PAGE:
Dance Community Rallies Around Young Bunbury Family
The Western Australian dance community has shown their support by raising money for a local family after their young daughter was diagnosed with a range of serious illnesses – all by wearing some colourful socks.
At the age of six months, Ruby Hansen was diagnosed with Cerebral Palsy, Microcephaly and West Syndrome.
Microcephaly is a neurodevelopmental disorder that leads to an overly small head size. West Syndrome is a type of epilepsy that occurs in very young children.
When Ruby’s initial diagnosis came through, parents Josh and Krystina’s first instinct was to keep to themselves and not reach out for help or charity. But the level of support they received has changed their minds.
“The support from our community was overwhelming,” Krystina says.
“Josh and I really keep to ourselves, so we didn’t want to ask for money or anything like that. But in the end, there was so just much support and we thought – anything that helps Ruby is worth doing.”
The core of that support came from Bunbury’s dance community. Local dance teacher Helen Goff from Top Jazz Ballet came up with the idea of a ‘Crazy Sock Day’, in which students at local dance schools would wear crazy and colourful socks at their classes.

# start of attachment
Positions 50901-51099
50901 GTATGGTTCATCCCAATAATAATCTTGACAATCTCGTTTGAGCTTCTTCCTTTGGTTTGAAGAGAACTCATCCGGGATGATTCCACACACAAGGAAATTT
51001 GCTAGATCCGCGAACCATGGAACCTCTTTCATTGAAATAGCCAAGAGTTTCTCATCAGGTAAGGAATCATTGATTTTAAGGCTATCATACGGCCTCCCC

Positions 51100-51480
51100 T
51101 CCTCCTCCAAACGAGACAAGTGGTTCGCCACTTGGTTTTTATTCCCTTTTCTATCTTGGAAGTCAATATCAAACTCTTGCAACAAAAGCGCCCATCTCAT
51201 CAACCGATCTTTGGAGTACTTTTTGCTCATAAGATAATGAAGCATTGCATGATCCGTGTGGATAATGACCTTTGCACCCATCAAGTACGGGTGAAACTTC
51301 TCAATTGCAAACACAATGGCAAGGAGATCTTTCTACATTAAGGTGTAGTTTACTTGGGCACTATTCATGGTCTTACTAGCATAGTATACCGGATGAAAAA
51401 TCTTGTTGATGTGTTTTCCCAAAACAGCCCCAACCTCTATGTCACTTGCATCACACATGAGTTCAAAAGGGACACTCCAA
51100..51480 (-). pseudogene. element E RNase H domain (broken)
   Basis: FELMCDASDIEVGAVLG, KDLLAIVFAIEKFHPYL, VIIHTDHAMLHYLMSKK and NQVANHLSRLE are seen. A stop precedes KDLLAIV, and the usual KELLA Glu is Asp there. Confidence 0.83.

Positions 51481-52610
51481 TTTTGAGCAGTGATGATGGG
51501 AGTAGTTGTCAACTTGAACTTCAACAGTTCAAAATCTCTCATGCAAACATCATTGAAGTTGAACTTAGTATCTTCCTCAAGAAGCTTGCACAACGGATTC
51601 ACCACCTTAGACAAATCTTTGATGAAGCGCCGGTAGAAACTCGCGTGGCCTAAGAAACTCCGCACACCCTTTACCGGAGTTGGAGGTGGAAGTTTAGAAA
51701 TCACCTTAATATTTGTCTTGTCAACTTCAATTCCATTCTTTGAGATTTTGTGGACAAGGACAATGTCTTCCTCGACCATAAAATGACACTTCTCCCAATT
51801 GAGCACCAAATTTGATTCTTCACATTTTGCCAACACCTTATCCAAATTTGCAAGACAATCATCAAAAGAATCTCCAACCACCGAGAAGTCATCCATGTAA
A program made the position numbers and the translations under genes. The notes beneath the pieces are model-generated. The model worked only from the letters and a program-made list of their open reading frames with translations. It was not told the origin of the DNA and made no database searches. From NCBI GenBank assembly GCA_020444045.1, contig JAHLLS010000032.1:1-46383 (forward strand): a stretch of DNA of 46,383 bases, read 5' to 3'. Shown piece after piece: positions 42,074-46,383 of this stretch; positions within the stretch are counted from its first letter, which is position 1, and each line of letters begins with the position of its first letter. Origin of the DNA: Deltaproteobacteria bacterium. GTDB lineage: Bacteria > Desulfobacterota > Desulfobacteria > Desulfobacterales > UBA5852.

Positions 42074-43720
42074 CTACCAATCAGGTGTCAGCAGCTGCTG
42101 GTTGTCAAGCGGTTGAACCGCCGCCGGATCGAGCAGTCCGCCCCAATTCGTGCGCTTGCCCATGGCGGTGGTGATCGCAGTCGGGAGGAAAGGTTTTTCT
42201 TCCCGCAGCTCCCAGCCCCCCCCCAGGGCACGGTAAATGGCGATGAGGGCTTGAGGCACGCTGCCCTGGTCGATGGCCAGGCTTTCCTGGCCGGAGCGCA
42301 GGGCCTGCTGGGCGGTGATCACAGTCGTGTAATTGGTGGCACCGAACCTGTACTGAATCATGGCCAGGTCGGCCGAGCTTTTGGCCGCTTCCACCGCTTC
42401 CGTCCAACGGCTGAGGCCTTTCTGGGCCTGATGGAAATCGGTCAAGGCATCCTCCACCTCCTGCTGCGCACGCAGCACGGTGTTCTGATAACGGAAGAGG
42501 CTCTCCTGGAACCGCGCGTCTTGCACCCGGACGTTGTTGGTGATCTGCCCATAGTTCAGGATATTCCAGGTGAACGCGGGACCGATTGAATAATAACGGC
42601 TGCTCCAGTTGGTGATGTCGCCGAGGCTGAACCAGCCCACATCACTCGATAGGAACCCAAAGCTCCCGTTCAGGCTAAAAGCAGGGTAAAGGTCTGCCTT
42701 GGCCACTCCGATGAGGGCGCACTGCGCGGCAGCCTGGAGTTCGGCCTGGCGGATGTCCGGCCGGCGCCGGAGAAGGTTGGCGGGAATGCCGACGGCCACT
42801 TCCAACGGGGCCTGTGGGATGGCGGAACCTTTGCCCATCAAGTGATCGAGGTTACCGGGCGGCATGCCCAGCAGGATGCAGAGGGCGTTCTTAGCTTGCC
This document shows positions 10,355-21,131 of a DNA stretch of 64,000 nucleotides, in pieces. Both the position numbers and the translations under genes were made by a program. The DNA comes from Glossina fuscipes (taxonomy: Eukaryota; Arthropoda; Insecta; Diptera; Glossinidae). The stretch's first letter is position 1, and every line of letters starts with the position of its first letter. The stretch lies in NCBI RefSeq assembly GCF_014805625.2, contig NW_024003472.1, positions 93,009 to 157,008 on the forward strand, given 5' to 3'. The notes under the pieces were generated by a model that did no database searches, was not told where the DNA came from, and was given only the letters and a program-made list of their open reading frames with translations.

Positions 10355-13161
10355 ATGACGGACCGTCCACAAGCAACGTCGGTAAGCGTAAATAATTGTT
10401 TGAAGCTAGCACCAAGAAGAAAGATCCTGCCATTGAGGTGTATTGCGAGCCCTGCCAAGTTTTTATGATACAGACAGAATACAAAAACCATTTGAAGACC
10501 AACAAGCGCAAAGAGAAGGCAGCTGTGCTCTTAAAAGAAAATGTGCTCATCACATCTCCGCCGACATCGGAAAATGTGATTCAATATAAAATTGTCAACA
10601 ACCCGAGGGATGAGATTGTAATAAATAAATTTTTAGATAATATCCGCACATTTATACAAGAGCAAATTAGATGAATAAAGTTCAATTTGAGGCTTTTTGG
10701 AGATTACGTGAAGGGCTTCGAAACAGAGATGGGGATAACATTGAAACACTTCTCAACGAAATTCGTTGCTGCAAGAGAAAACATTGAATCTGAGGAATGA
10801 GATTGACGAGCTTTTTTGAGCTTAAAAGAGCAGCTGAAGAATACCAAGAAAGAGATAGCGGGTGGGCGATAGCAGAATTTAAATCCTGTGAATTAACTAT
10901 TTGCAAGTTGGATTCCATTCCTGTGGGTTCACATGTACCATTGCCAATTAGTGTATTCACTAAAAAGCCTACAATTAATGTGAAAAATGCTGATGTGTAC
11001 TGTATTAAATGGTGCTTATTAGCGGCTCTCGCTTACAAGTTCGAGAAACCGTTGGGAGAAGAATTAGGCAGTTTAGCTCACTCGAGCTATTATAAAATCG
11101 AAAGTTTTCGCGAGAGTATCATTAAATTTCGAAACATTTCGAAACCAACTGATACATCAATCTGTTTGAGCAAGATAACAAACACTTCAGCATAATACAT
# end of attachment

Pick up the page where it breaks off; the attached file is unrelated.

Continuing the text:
“You just feel for them and we just wanted to do something to help,” said Helen.
“You feel helpless, like you can’t do anything – even words can’t really help – so putting a fundraiser together, which was really easy with all the support she had, was really good.”
After receiving Krystina’s blessing, the idea took off, with dance students from across the state buying or making their own crazy socks and donating money to Ruby’s cause en masse.
The event raised several thousand dollars for Ruby’s future care – an invaluable result.
Ms Goff said that besides the main goal of raising money for a valuable cause, Crazy Sock Day also brought together the dance community around Bunbury and the wider Perth area, students of which normally only ever saw each other in a competitive landscape.
“The whole dance family jumped in behind it, which was gorgeous,” she said.
“The Perth schools, Mandurah, Bunbury, the South West – it was great. It was crazy how quickly and easily it came together.”
After the event took place, Krystina set up a Facebook page (Ruby’s Rainbow) so Ruby’s many friends, family and supporters could keep track of her progress.
Every post keeps track of Ruby’s achievements and lets people who have donated to her wellbeing see where the money is being (very well) spent. And every post is flooded with wishes of love and support for her and her development.
“For us, it’s an achievement when Ruby is simply able to reach up and grab a toy and play with a toy. Those little achievements give us so much joy in raising Ruby,” Krystina says.
If you’d like to donate to Ruby’s cause or simply support her progress, simply visit her Facebook page and get in touch with Krystina via Facebook message, or you can visit Top Jazz Ballet and contact Helen to donate that way. Every bit of support is appreciated.